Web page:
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Contains:  IC 4041, IC 4040, NGC 4895, NGC 4889, NGC 4886, NGC 4874, NGC 4873, NGC 4872, NGC 4871, NGC 4869, NGC 4867, NGC 4865, IC 3963, NGC 4864, NGC 4860
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Coma Cluster, 


Coma Cluster

Coma Cluster

Technical card

Resolution: 2588x2100

Dates:March 16, 2016March 30, 2016April 4, 2016

Astrodon 1.25" B: 23x300" -20C bin 1x1
Astrodon 1.25" G: 23x300" -20C bin 1x1
Astrodon 1.25" L: 93x300" -20C bin 1x1
Astrodon 1.25" R: 24x300" -20C bin 1x1

Integration: 13.6 hours

Darks: ~20

Flats: ~80

Flat darks: ~80

Bias: ~20

Avg. Moon age: 18.46 days

Avg. Moon phase: 44.14% job: 1027860

RA center: 194.978 degrees

DEC center: 27.990 degrees

Pixel scale: 0.637 arcsec/pixel

Orientation: 84.831 degrees

Field radius: 0.295 degrees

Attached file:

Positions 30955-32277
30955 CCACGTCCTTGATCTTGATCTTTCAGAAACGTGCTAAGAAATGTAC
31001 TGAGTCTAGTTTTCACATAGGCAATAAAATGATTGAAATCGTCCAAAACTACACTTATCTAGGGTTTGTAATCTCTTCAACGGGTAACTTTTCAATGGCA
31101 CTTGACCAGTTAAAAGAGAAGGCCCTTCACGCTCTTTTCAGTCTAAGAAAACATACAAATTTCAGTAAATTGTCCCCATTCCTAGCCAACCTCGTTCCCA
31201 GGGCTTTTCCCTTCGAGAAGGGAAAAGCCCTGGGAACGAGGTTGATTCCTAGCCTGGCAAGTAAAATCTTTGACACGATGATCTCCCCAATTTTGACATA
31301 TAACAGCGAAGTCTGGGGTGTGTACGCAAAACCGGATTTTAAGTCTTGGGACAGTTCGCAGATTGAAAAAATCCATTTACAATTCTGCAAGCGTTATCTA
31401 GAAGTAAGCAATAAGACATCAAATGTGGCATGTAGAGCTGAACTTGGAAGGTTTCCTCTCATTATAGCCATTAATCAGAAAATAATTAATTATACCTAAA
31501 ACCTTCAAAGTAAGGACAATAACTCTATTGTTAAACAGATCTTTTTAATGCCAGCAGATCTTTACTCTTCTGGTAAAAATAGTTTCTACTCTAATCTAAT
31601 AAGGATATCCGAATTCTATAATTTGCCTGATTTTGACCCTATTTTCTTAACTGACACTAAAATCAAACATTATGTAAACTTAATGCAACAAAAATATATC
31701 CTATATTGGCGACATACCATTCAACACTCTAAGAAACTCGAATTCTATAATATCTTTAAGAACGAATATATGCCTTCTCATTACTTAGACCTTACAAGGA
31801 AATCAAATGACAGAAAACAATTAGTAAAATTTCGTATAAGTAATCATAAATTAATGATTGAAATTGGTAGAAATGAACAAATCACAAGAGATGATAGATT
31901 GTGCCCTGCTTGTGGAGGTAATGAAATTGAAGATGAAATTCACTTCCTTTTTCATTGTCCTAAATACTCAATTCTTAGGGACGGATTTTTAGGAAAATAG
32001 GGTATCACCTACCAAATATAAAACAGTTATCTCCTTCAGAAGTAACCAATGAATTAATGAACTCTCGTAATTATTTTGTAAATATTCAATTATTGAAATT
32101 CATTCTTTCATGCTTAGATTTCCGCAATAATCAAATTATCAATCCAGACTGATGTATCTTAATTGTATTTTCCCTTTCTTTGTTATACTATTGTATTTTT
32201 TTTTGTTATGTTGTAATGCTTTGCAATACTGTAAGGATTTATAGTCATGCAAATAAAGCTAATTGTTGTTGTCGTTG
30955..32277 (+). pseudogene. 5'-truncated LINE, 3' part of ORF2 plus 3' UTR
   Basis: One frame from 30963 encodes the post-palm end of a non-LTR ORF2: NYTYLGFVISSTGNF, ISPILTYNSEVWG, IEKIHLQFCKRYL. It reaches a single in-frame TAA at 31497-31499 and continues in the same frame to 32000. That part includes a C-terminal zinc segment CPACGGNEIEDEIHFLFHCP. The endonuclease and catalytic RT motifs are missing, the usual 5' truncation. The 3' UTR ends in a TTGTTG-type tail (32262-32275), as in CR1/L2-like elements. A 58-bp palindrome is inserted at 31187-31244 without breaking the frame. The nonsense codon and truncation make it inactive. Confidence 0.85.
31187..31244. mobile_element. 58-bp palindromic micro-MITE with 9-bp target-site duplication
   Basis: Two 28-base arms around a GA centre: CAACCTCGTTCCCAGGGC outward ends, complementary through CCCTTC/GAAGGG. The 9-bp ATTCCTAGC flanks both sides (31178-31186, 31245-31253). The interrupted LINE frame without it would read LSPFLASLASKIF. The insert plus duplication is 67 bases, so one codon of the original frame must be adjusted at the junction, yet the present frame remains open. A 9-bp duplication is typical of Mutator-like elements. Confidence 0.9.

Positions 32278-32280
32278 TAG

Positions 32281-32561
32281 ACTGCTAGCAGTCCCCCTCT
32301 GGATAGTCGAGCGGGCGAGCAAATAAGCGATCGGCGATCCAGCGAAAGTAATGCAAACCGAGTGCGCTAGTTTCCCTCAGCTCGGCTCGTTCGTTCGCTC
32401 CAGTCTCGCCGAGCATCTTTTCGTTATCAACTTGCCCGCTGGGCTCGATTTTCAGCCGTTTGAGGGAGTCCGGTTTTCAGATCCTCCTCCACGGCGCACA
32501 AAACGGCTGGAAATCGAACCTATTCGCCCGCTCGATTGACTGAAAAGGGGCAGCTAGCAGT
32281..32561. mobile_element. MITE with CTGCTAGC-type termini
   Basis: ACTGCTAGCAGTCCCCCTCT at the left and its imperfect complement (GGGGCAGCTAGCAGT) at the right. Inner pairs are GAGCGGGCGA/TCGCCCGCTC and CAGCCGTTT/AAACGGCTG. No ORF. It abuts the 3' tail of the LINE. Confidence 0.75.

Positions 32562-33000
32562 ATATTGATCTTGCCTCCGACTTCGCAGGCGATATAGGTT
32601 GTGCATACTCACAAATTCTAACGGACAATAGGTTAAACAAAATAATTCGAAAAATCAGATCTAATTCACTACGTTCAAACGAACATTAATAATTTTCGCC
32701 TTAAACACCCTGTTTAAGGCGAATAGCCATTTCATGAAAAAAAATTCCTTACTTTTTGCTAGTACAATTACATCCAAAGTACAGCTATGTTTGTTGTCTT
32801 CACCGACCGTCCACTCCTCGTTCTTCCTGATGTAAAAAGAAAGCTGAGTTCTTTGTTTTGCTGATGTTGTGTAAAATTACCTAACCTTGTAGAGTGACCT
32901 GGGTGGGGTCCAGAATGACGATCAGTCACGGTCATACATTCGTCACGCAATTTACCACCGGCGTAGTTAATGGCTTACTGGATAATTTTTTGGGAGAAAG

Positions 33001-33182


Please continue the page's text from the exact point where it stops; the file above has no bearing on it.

Locations: Home, Rancho Santa Fe, California, United States


The Coma Cluster is a large cluster of galaxies that contains over 1,000 identified galaxies.

The cluster's mean distance from Earth is 321 million light years. Its ten brightest spiral galaxies have apparent magnitudes of 12–14 that are observable with amateur telescopes larger than 8". The central region is dominated by two supergiant elliptical galaxies: NGC 4874 and NGC 4889. Most of the galaxies that inhabit the central portion of the Coma Cluster are ellipticals. Both dwarf and giant ellipticals are found in abundance in the Coma Cluster.

The full extent of the cluster was not understood until it was more thoroughly studied in the 1950s by astronomers at Mount Palomar Observatory.



License: None (All rights reserved)

Sky plot

Sky plot


Coma Cluster, 



In these public groups

Images from the EdgeHD Series